Maine DOE prepares to release school report cards, outlines changes

In an effort to expand the snapshot of a school the report card provides, the Department will add information about student poverty, teacher tenure and education levels, and funding

AUGUSTA – The Maine Department of Education has begun creating the 2014 school report cards that will be published in May.

For the second straight year, the Department will use existing school performance and progress data to provide the public a snapshot of how the state’s 600 schools are doing.

Earlier today, superintendents and principals received a reminder from the Department to review the math and reading proficiency and growth data as well as graduation and assessment participation rates that will be used to calculate their report card. For months, schools have had all of the data that will be used and have already certified it as being accurate. But in an effort to ensure data quality and grading system transparency, the Department is providing a final review and appeal period this year.

The Department developed the Maine School Performance Grading System in 2013 to bring more transparency and accountability to school performance across the state.

The report cards provide the public with Maine’s first true statewide accountability system. Previous systems required by the State and U.S. Department of Education relied on bureaucratic terminology to characterize school performance and only applied to Title I schools.

The roll-out of the report cards last May sparked a statewide conversation on school quality and drove thousands of Mainers to the Department’s website to learn more about their local school’s performance and how it compared to others across the state. At the time, the Maine DOE also unveiled a public data portal with years of straightforward information about all Maine schools on their students, faculty, finances and more.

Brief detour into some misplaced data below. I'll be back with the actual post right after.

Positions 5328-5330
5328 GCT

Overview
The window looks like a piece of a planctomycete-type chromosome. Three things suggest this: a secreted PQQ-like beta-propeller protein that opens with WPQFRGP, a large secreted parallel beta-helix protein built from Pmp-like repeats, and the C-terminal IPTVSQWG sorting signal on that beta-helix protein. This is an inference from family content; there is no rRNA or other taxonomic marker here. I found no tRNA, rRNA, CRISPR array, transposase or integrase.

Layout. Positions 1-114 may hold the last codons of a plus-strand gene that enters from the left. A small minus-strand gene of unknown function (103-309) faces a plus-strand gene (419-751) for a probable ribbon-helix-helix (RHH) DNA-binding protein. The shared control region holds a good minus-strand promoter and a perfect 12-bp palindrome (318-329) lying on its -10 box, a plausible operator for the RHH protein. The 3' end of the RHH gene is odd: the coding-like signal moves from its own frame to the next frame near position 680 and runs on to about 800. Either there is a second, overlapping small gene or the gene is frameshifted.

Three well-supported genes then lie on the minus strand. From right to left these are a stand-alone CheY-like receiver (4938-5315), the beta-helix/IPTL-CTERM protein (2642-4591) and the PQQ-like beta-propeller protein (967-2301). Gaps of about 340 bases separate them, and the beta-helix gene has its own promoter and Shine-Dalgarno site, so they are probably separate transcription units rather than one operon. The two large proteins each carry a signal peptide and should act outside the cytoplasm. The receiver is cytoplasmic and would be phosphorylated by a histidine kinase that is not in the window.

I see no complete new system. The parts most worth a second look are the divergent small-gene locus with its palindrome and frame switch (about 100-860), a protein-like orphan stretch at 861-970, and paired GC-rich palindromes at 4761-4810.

“In a state with local control, it’s important that all local stakeholders have a common understanding of the challenges and opportunities within their districts,” said Education Commissioner Jim Rier. “When parents and the public are informed and involved in schools, our kids benefit.”

Since the first report cards were published, the Maine DOE has delivered professional development sessions to thousands of educators, had its improvement consultants working in the state’s most challenged schools and provided new and expanded resources to support schools including webinars, tools and a Center for Best Practice.

The Department has also been working to expand the snapshot of a school the report cards provide the public. While the formula for calculating the grades is unchanged to allow for comparison from 2013 to 2014, information has been added.

Earlier this year, the Maine Education Policy Research Institute released a report requested by the legislature that found in Maine, a school’s percentage of students who qualify for free or reduced lunch and teacher experience and education levels were the school variables that most impacted student achievement

As a result, that information will be included at the school, district and state level on the report cards. Funding information, average daily attendance as an indicator of student engagement and school and district contact information will also be added.

“All of us want the best schools for our students, and though we might not all like what the grading system reveals, we must commit to improve upon its findings rather than ignore or excuse them,” said Commissioner Rier. “I believe the information we will be adding to this year’s report cards makes them an even more valuable tool to help the public and education leaders easily identify school strengths and weaknesses and make comparisons that will drive the improvements Maine kids deserve.”

For more information about the Maine School Performance Grading System, visit To link to the Maine Department of Education’s state Data Warehouse, visit

One thought on “Maine DOE prepares to release school report cards, outlines changes

  1. I love the idea of the grading system. Parents need a way of checking school performance.

    I noticed that Math and English are the subjects used to determine the grade.
    Question1: Is this CommonCore criteria that is used?
    Question2: Are there any plans to use Science(Biology, Chemistry), History (USA and World), The Arts and Extracurricular Activities in the future?

    The important thing, I’m sure, is not the grade but how to progress to the next level.
    Question3: What is being done to assist districts in improvement of their scores (Legal Action, Funding (State/Federal), Assistance from DOE (State/Federal)?

    Since teacher/administrator quality is becoming so important –
    Question4: Will requiring teacher evaluations become part of the grading system?
    Question5: What actions by districts can be taken when teachers receive poor performance appraisals?

    Thank You for your help.

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